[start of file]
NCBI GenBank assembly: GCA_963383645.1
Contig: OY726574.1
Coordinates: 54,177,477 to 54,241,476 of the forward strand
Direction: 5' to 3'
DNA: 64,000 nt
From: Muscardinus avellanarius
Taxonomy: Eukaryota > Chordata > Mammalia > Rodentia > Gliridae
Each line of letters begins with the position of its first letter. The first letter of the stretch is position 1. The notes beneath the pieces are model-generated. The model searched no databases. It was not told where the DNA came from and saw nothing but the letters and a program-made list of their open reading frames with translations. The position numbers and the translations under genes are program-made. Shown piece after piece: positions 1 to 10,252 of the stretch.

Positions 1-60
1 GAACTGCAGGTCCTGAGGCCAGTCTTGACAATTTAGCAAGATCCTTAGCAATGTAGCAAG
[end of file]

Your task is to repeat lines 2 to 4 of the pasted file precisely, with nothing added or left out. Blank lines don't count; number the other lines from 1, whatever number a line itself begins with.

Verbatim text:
Contig: OY726574.1
Coordinates: 54,177,477 to 54,241,476 of the forward strand
Direction: 5' to 3'